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Non-Prog CD Reviews

Black Bone Child

Alligator

Review by Gary Hill

These guys lay down a smoking version of killer hard rock with plenty of retro stylings. Their sound at times makes you think of different bands like Led Zeppelin, Clutch and the Black Crowes. Nothing here is earth shattering or genre bending. It’s just killer classic rock tinged hard edged rock and roll. And there’s nothing wrong with that. This is a great disc that never gets tiresome or feels redundant.


This review is available in book format (hardcover and paperback) in Music Street Journal: 2010  Volume 3 at lulu.com/strangesound.

Track by Track Review
Run Away

This pounds in with a healthy dosage of near metal meets classic rock. It’s got a great retro sound, but yet still feels modern. It is a little like something from Velvet Revolver.

Be Your Man
Another smoking retro rocker, this is a killer, too. It doesn’t vary a lot in terms of powerful rock and roll, but when it’s this tasty it doesn’t matter.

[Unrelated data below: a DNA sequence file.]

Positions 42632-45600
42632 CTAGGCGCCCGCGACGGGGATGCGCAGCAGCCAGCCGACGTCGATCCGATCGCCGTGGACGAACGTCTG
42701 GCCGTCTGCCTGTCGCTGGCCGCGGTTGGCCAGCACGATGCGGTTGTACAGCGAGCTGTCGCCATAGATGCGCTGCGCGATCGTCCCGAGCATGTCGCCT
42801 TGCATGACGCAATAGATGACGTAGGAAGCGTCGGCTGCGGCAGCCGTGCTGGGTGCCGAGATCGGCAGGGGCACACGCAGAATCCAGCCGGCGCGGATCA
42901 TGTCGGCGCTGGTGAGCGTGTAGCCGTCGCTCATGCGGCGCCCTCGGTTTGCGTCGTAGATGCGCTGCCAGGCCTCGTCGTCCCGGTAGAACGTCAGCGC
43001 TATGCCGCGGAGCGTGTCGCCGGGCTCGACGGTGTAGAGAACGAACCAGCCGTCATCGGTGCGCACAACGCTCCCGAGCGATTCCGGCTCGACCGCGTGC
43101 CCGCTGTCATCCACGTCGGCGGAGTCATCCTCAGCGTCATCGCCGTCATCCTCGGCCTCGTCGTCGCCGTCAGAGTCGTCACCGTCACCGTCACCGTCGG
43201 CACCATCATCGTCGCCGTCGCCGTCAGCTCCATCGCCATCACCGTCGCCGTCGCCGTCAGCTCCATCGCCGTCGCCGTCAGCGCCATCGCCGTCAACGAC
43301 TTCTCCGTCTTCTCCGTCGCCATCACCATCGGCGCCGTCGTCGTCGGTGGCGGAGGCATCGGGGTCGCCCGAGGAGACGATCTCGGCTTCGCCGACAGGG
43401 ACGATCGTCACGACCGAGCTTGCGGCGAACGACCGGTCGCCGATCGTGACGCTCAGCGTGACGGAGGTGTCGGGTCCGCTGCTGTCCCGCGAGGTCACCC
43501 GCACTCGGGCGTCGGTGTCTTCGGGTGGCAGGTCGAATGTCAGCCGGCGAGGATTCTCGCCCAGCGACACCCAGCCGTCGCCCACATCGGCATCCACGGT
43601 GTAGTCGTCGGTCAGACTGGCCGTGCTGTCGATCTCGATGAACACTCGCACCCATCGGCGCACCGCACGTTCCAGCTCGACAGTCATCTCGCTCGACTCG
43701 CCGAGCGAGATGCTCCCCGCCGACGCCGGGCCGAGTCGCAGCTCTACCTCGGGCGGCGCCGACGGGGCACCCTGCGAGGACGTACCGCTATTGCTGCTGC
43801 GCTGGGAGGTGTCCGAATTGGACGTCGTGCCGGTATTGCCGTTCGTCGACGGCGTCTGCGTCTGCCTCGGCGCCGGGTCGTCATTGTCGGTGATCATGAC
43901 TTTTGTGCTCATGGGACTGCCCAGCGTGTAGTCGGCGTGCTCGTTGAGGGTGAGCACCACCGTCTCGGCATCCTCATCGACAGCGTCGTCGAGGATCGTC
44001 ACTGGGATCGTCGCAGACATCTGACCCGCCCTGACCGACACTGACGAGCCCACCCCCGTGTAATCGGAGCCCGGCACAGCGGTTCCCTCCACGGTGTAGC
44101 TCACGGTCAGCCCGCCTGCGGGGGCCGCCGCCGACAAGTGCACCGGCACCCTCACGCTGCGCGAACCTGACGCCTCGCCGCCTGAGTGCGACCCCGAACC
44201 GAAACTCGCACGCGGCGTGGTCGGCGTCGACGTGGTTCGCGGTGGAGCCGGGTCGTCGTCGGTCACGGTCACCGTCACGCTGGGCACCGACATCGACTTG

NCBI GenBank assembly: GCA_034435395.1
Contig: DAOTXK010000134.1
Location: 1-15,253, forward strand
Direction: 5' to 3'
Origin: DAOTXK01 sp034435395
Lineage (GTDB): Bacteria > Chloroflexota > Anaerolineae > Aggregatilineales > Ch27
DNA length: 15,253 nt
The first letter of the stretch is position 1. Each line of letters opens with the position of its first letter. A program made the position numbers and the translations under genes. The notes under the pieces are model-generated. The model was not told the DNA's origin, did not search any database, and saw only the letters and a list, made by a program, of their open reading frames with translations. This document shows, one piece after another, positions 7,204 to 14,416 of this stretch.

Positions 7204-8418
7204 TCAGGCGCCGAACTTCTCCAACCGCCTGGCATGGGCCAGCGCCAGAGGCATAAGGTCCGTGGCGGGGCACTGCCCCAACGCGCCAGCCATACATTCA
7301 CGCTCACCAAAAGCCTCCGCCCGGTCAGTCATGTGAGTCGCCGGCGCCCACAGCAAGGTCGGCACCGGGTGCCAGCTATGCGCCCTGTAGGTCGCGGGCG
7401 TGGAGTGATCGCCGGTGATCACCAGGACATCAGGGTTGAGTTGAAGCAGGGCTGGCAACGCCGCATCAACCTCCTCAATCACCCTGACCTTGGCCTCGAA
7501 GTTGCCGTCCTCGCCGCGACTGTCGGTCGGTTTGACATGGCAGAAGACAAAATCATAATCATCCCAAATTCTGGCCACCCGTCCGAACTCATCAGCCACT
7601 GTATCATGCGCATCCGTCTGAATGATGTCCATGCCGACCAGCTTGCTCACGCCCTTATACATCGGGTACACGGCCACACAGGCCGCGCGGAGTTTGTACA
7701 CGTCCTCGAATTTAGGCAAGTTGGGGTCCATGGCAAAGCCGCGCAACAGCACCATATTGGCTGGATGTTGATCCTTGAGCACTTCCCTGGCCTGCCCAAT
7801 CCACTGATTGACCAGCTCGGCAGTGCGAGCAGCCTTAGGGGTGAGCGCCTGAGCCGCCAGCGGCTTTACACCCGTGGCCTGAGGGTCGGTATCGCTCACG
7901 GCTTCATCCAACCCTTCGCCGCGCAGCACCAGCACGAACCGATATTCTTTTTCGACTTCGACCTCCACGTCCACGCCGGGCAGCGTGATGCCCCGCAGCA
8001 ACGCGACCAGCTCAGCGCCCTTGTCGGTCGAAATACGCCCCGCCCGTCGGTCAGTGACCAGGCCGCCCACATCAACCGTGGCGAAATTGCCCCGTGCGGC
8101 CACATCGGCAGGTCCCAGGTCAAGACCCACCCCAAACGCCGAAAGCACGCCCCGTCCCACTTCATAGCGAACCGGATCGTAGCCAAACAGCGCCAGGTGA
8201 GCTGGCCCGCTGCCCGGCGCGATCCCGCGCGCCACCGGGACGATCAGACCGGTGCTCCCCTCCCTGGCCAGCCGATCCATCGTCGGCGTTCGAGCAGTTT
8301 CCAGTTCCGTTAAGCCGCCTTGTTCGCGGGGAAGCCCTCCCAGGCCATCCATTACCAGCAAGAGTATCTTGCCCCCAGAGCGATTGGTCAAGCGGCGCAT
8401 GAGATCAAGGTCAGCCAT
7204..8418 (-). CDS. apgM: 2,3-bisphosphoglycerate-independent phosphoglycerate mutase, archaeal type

You Oughta Know
The riff that drives this track is exceptional. I can hear some Yardbirds on this along with the Black Crowes and even Clutch.
Baby Baby
Again, there are no molds being broken here, but this is just plain killer retro based hard rock. The instrumental section here is an extended one and has some great ‘70’s oriented guitar soloing. It leans a bit towards space rock.
Little Bird
There’s some killer blues slide guitar on this number. It sort of makes me think of a weird combination of Led Zeppelin, Brownsville Station, Blue Cheer, Clutch and others. It’s a great tune and not a drastic alteration, but still a bit of a change. It has some harmonica built into it. 
True Love Too Late
While this smoking retro rocker isn’t all that different from the rest of the music here, it still has its own unique musical identity. 
Turn It Up
There’s a little bit of a punk rock rawness here, but overall it’s another scorching retro rocker. We get quite a bit of harmonica on display, too. 
The Flames Are Warm
The harmonica is all over this one, too. It’s another stomper that’s tied to the bluesy end of retro hard rock. 
What I Know Ain't Right
There’s a bit of that punk rock vibe on this hard rocker, too. It’s another that’s strong and has its own identity without breaking any molds. There’s some especially tasty guitar work here.
This Disease
Vocals begin this one and the vibe that makes it up has more of a soulful texture. This cut really reminds me a lot of Grand Funk Railroad. It’s got a killer vocal arrangement.
Devil's Teeth
Another bluesy grind, this is arguably the strongest cut on show here. That makes it an excellent choice to close the disc. It really feels like what you might get if you mixed Led Zeppelin with Clutch and The Black Crowes.
 
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